Most CommonCamera movements • TILT - Up/Down • PAN - Left/Right • TRACK - Left/Right • DOLLY - In/Out • Pedestal – Up/Down • Cant – Left/Right • Follow • Zoom
Shot types(taken from http://www.mediacollege.com/video/shots/) • EWS (Extreme Wide Shot) • VWS (Very Wide Shot) • WS (Wide Shot) • MS (Mid or Medium Shot) • MCU (Medium Close Up) • CU (Close Up) • ECU (Extreme Close Up) • Cut-In • CA (Cutaway) • Two-Shot • OSS (Over the Shoulder Shot • Noddy Shot • POV (Point of View Shot) • Weather Shot
Close Up (CU) • In the closeup shot, a certain feature or part of the subject takes up most of the frame. A close up of a person usually means a close up of their face (unless specified otherwise). • Close-ups are obviously useful for showing detail and can also be used as a cut-in. • A close-up of a person emphasizes their emotional state. Whereas a mid-shot or wide-shot is more appropriate for delivering facts and general information, a close-up exaggerates facial expressions which convey emotion. The viewer is drawn into the subject's personal space and shares their feelings. • A variation is the chocker shot which is typically framed on the subject's face from above the eyebrows to below the mouth.
Choker Shot • The choker shot is very similar to the extreme closeup (ECU), and the two terms are often used interchangeably. A typical choker shows the subject's face from just above the eyebrows to just below the mouth, as pictured left. Other common variations are illustrated below. • Our preferred definition for the choker is a shot half way between a closeup and an extreme closeup. • As with all shots that are this tight (i.e. zoomed in this much), you really need a good reason to use it. Chokers should be used judiciously as not everyone will be flattered in such a revealing view.
Cut- In (CI) • Like a cutaway, but specifically refers to showing some part of the subject in detail. • Can be used purely as an edit point, or to emphasize emotion etc. For example, hand movements can show enthusiasm, agitation, nervousness, etc.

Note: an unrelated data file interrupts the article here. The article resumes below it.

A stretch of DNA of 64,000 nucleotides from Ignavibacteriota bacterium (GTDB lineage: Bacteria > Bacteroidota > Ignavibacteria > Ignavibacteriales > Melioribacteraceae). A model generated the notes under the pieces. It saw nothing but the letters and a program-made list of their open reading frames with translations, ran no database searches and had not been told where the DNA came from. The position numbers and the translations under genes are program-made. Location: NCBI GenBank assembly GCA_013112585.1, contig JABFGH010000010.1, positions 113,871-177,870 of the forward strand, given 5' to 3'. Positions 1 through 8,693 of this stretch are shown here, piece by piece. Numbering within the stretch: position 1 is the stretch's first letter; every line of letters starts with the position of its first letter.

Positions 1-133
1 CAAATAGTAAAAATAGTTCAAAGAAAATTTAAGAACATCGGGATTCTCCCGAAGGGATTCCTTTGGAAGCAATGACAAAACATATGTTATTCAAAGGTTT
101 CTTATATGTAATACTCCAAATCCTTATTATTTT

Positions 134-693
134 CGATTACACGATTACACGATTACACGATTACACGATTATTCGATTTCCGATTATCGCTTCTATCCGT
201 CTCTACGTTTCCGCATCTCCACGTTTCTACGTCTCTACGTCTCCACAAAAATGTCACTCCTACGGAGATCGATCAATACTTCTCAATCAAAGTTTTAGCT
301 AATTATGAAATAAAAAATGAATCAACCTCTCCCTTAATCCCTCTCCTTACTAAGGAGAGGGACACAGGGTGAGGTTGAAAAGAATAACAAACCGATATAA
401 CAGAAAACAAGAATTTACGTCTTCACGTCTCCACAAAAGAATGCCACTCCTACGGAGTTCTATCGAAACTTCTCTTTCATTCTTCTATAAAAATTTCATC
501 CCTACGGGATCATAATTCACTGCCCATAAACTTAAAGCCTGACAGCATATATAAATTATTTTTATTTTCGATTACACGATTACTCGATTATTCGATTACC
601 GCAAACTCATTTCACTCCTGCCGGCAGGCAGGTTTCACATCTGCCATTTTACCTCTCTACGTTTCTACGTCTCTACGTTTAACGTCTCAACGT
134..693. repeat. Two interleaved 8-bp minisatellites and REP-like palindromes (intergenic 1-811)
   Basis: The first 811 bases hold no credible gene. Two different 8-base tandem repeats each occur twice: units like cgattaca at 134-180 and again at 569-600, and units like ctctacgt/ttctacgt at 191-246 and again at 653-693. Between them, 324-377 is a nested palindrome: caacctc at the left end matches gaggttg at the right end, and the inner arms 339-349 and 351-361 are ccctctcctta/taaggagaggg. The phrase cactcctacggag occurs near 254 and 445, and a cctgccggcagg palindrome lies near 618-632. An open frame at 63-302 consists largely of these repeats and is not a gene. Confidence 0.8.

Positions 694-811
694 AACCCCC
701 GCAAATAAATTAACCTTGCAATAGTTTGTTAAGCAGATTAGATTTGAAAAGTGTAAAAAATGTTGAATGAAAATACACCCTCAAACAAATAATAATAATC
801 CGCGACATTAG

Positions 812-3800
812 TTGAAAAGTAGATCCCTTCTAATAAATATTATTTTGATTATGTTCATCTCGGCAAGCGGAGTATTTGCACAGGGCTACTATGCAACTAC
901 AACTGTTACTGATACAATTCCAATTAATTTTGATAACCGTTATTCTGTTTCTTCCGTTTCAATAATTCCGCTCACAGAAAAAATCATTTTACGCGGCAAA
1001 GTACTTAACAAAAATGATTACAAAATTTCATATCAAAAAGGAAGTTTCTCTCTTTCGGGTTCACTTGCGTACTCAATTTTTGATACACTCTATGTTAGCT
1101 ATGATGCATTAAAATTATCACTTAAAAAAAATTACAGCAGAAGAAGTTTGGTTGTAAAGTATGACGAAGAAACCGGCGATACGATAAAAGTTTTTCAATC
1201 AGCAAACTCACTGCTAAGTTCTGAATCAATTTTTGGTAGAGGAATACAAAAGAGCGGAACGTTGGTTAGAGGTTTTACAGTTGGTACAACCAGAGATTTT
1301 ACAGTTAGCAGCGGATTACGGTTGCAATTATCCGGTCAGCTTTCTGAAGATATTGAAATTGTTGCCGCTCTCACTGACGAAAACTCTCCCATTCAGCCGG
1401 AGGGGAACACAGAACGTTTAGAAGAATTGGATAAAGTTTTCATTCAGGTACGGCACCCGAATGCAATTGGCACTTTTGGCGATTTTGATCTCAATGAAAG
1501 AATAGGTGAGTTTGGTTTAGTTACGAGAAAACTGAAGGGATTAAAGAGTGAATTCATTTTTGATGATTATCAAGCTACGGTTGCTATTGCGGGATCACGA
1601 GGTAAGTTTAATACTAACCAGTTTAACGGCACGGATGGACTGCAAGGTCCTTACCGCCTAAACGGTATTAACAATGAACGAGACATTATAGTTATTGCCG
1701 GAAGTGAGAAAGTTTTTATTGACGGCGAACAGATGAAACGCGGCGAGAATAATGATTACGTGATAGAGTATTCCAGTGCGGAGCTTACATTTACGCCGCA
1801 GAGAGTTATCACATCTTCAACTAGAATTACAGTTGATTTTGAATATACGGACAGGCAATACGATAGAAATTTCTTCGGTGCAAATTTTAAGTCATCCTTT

Cutaway (CA) • A cutaway is a shot that's usually of something other than the current action. It could be a different subject (eg. this cat when the main subject is its owner), a close up of a different part of the subject (eg. the subject's hands), or just about anything else. • The cutaway is used as a "buffer" between shots (to help the editing process), or to add interest/information.
Two Shot • There are a few variations on this one, but the basic idea is to have a comfortable shot of two people. Often used in interviews, or when two presenters are hosting a show. • A "One-Shot" could be a mid-shot of either of these subjects. A "Three-Shot", unsurprisingly, contains three people. • Two-shots are good for establishing a relationship between subjects. If you see two sports presenters standing side by side facing the camera, you get the idea that these people are going to be the show's co-hosts. As they have equal prominence in the frame, the implication is that they will provide equal input. Of course this doesn't always apply, for example, there are many instances in which it's obvious one of the people is a presenter and the other is a guest. In any case, the two-shot is a natural way to introduce two people. • A two-shot could also involve movement or action. It is a good way to follow the interaction between two people without getting distracted by their surroundings.
Over the Shoulder Shot (oss) • This shot is framed from behind a person who is looking at the subject. The person facing the subject should usually occupy about 1/3 of the frame. • This shot helps to establish the position of each person, and get the feel of looking at one person from the other's point of view. • It's common to cut between these shots during a conversation, alternating the view between the different speakers. • This shot can be varied quite a bit to include the shoulder or back of the person facing the subject.